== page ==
- Selective colleges would strive to create diverse student bodies if they could not consider race as an admissions factor, according to new modeling from the Georgetown University Center on Education and the Workforce.
- Georgetown CEW studied six scenarios. In four of them, colleges were barred from using a race-conscious admissions process, which the U.S. Supreme Court is widely expected to curtail when it rules later this year in cases challenging the practice. In these CEW examples, colleges were extremely unlikely to put together a pool of admitted students that matched the demographics of the nation’s high school graduating class.
- The center did not include preferences toward athletes or older admissions in its analysis. But she noted that these two practices benefit white, wealthy applicants, and if continued, selective colleges would make their classes even less diverse.
Supreme Court in October heard oral arguments in two lawsuits challenging racially oriented policies at Harvard University and the University of North Carolina at Chapel Hill. A decision is expected before the High Court retreats by the end of June.
Scholars widely expect the high court to curb race-conscious confessions in some way because the conservative justices who control the majority have publicly signaled their skepticism about such practices.
Ruling against a racially conscious confession will only pay directly to a small sliver of colleges because most institutions accept most applicants. But admissions professionals still fearing a high-profile decision would signal to disadvantaged students that they are not welcome in higher education.
Georgetown CEW modeled six scenarios in which researchers filled 290,000 theoretical seats at nearly 200 highly selective colleges — which the center designated as institutions that generally admit half or fewer of the applicants.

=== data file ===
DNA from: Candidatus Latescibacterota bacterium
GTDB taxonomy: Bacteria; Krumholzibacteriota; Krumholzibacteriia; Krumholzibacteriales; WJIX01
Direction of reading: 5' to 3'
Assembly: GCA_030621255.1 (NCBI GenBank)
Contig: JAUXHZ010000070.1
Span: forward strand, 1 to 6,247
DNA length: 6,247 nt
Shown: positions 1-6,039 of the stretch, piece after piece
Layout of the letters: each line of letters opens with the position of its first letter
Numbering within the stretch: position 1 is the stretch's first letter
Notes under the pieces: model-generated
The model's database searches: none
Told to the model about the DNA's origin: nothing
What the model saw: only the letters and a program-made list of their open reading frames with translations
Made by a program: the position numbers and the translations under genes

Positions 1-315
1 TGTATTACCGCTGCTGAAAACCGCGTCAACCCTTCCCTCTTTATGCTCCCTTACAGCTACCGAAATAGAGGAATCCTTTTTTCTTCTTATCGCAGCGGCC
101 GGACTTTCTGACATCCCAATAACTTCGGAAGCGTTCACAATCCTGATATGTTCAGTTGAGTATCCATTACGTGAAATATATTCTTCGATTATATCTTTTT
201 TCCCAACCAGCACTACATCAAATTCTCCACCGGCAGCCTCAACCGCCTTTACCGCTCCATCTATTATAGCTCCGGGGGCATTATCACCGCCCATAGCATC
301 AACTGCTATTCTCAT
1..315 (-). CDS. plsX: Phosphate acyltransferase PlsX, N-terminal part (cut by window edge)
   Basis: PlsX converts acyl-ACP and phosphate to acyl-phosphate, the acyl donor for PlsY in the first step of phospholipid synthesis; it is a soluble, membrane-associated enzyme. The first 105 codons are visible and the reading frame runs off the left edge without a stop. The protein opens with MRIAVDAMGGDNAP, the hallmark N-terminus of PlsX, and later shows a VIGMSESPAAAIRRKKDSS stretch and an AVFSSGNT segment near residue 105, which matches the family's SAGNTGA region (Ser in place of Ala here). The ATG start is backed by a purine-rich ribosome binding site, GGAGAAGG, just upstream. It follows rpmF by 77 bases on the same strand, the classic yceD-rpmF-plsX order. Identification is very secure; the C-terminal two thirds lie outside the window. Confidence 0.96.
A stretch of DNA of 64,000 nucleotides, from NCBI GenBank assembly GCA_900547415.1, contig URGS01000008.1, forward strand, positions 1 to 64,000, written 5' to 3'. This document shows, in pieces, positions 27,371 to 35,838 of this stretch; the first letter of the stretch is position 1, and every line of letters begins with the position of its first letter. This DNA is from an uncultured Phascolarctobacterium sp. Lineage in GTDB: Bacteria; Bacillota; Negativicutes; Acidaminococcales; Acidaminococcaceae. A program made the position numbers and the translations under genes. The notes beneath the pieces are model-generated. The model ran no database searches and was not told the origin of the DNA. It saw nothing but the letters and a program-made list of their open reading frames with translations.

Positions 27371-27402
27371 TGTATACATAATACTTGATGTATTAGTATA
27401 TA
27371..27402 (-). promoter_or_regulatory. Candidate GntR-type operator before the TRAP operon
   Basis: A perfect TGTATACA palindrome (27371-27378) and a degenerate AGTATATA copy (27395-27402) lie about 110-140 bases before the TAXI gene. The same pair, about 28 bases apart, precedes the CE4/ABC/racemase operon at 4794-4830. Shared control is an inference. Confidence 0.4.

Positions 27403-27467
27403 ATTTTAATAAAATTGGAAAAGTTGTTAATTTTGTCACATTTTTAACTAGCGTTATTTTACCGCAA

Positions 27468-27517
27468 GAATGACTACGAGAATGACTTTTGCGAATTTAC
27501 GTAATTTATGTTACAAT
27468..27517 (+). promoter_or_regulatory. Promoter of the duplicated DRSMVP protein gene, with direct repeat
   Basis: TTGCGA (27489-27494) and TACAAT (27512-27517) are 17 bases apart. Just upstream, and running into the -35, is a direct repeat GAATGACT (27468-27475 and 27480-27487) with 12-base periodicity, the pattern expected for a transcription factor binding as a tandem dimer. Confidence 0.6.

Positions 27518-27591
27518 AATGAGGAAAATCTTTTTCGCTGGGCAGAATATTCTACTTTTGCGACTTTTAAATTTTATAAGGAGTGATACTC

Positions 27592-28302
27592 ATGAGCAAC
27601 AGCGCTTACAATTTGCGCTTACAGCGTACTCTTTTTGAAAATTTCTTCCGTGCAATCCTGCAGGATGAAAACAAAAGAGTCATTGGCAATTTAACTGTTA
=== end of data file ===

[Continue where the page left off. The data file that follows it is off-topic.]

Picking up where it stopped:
Researchers have found that the most effective way to boost diversity at selective colleges is to consider race in the admissions process. They examined a model that considered academic merit exclusively, as well as models that included socioeconomic status, which some critics of affirmative action argue is a better metric for targeting and enrolling historically marginalized students. According to Georgetown CEW, students from poor socioeconomic backgrounds are underrepresented in selective schools across most racial and ethnic groups.
But accounting for applicant wealth would only partially “pull out,” preserve or improve the diversity of the student body, depending on the scenario — and only for Hispanic or black students, the center found. Shares of American Indian, Alaska Native, Native Hawaiian, and Pacific Islander students decline under every model that is class-based.
If the high court were to ban race-conscious practices, the best-case scenario would be a modest increase in the representation of black and Hispanic students at selective schools, the report said. However, they would still remain deeply underrepresented at selective colleges relative to their share of the high school graduating class.
“Our models make one thing abundantly clear: the most effective way to increase socioeconomic diversity at selective colleges is to consider race in the admissions process, not ignore it,” Georgetown CEW Director Anthony Carnevale said in a statement. “The prevailing notion is that race-conscious admissions practices privilege only the wealthiest members of underrepresented racial/ethnic groups, but this does not hold up under scrutiny.”